Like 0
  5. Tntbird

    I can’t help but wonder why such a great period piece won’t bring twice the asking.
    The faceted roof and stunning rear glass.
    These cars are a dream to cruise in and can easily handle the biggest v8 money can buy.

    Like 15
  6. Rick Rutherford

    We had a ‘63 Dodge 440 with a 318 and three-on-the-tree. It served us well for 5+ years, including 4 years of college. It could handle the monthly 800 mile round trip from college to home with ease, running the length of Oregon’s highway 97 at 80-85 (this was the early 70’s) and getting 21 mpg in the process. I put a Wiand 4-barrel intake with what was likely a 780 Holley. Way too much, I know, but I did learn a great deal about making it work. The only issue we had was it blowing heater cores each fall, which we couldn’t afford to fix during school. If you know the weather in Klamath Falls you know it was a big deal. All in all, though, fond memories.

    Like 7
  7. Robt

    Nice basic mid 60’s with potential to take it any direction with upgrades.
    Or just drive the wheels off it as is.

    Like 6
    • Robt

      The fact that a dealer is selling it reminds me of being a kid and checking used car lots back in the day to see what they might have as a slow seller in the back of the lot.

      Like 13
      • DON

        That’s how I ended up with my Duster 340. When I was 17, my ’72 225 Duster was totaled by a drunk driver in a new Caddy , I went to our local Chrysler Plymouth dealership to see what they had. The whole front line was all Volare’s and Cordoba’s ,so I asked the salesman if he had any Valiant’s or Dusters – He kind of made a frown, and said they had one, and it was around the back of the dealership ; a 73 340 Duster ! I knew I was buying it before I got near it , and still own it today.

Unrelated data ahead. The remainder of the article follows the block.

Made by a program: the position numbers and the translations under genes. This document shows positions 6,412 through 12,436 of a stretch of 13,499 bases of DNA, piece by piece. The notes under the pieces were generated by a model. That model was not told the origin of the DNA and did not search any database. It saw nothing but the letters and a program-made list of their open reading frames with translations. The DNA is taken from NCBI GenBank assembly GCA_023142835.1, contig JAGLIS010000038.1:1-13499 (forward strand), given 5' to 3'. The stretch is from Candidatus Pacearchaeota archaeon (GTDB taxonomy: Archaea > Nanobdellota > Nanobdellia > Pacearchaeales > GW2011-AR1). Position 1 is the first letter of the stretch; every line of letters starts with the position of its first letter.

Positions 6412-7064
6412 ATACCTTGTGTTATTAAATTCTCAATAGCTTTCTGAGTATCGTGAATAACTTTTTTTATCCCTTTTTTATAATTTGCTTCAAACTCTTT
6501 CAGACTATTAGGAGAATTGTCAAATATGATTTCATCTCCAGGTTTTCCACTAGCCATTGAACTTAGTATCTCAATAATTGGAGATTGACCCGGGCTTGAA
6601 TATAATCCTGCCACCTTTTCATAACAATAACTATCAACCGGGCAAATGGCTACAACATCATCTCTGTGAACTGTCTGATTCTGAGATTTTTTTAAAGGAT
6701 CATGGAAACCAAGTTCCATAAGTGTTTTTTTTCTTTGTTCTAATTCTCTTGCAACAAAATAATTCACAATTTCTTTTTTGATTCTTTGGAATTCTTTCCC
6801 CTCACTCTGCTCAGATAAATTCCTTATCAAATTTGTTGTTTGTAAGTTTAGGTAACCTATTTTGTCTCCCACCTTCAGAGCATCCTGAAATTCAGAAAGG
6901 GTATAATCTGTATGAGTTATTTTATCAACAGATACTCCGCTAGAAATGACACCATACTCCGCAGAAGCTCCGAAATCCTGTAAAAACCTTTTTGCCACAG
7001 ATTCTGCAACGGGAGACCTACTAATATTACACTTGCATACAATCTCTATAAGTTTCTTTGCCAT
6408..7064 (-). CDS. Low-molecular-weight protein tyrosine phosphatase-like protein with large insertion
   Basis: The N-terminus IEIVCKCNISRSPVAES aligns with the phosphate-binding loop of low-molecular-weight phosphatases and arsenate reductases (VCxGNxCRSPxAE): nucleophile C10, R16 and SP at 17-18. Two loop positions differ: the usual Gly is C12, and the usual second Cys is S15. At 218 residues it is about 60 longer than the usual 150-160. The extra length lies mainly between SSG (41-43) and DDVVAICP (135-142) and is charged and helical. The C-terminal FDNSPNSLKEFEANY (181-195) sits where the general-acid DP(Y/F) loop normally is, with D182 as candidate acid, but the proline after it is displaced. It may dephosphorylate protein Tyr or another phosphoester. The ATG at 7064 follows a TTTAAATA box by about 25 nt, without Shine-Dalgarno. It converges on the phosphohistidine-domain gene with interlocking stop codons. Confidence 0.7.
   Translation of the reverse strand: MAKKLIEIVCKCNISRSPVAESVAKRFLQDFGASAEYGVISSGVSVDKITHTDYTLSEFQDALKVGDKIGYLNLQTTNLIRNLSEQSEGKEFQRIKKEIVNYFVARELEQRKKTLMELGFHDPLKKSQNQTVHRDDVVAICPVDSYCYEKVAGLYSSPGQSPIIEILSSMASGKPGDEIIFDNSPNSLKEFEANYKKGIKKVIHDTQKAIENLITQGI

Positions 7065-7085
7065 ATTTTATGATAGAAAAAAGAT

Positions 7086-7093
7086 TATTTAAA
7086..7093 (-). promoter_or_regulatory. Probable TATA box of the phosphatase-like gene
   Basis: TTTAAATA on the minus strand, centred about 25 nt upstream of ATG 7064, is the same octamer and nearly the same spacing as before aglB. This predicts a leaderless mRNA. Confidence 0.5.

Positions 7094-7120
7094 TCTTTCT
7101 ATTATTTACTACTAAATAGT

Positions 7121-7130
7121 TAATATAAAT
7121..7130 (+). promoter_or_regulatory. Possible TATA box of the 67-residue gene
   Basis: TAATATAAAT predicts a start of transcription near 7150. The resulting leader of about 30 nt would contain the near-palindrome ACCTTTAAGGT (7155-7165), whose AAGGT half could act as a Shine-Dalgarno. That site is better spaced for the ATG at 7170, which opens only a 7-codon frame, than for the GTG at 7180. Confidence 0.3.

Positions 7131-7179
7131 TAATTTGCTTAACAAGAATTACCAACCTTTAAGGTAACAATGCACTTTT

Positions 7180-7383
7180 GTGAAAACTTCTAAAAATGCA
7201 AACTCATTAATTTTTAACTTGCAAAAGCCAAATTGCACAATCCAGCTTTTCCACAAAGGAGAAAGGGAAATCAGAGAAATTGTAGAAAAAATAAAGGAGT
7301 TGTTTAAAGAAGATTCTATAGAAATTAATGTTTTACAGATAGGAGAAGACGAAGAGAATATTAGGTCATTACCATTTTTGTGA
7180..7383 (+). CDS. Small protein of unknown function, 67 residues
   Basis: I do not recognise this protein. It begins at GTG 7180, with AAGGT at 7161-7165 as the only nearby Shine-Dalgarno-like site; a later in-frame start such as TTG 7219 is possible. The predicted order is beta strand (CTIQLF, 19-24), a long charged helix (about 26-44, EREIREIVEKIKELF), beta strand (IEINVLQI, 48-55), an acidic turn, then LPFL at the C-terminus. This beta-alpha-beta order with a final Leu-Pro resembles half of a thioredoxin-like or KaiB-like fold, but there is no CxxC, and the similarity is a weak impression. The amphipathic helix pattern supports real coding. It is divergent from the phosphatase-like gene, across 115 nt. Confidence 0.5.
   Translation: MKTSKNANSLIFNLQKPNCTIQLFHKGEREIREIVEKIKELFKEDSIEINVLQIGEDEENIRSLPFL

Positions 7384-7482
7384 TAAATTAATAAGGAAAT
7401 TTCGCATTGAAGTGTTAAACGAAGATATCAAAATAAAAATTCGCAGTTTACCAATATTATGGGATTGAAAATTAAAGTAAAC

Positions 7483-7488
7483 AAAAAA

Like 23
  8. Mike

    My brother bought 2 cars at Mr Norm’s. The 2nd one a 65 post model 426 single quad, 4 speed. He put in a radical Isky cam. He said the only car’s he had trouble with were Tri-power goats.

    Like 7
  9. Neal Jacobsen

    I used to lie in bed and listen to WLS am radio station out of Chicago. I suppose I was 13 or 14 and they had all the current rock and roll songs of the day. And Mr.Norms car dealership must have been a big supporter cause that was only commercial I remember. Thank you for bringing that up and allowing a now old man a trip through memory lane!

    Like 14
    • OldsMan

      I too remember listening Mr. Norms “Grand Spaulding Dodge” ads on WLS….WLS, KOMA in Oklahoma City and KAAY in Little Rock filled the night time airways in Nebraska as a kid-along with KOIL in Omaha. I hated the 62-65 midsize Mopar‘s back then- today I love them- a 63 Fury and any long roof will eventually make it into my garage

      Like 5
      • Oldtrips

        Larry Lujack was the disc jockey on WLS! I did the same. They also did the ads for the local drag strips. US 30, Sante Fe Speedway and Great Lakes Dragaway…in and around Chicago

        Like 6
    • michael

      WLS at that time fifty thousand watt powerhouse. I assume it reached many states across the country.

      Like 3
  10. Bob

    In the early 70’s my brother had a Plymouth Belvedere with the same style top. The 383, 4 speed would keep up with my 390, 4 speed Galaxy 500 Fastback.
    I liked his car as much as mine.

    Like 6
    • Mike

      My 1st. car a 1967 used Charger 383 auto. Later I found out that engine was 345 hp. My brother influenced me to be a mopar guy. I always wanted a CUDA.

      Like 1
  11. John bales

    Thank you. Listening to wls plowing feilds in Vermillion county Indiana back in the late 70 on a John Deere tractor with am radio. It was better than any fm station in western Indiana

    Like 0
    • Neal Jacobsen

      I am so glad to hear this as I too listened to WLS and Mr. Norms. South Central Minnesota was where I’m from and during the day I couldn’t get it to come in. But OH, the nights around 7:30 I was listening to the Beatles, Rolling Stones, etc, will doing my homework. I couldn’t tell you about English or Geometry but I knew every word to just about everything they played!!! All the time dreaming about driving a ’65 GTO TRI power w/4 speed!!!

      Like 0
  12. wizweird

    My brother went out and got a brand new Plymouth superbird with the 440 6 pak. We put manual linkage on the carbs, a set of headers, and, Mallory dual point ignition system on it. The only problem with that car was you could put it sideways nailing third gear. The cops always gave him problems because he didn’t have a front license plate! He said it’s 20 ft long, has a two foot tall wing on the back, and is competition orange! What, you can’t see it, or what?

    Like 0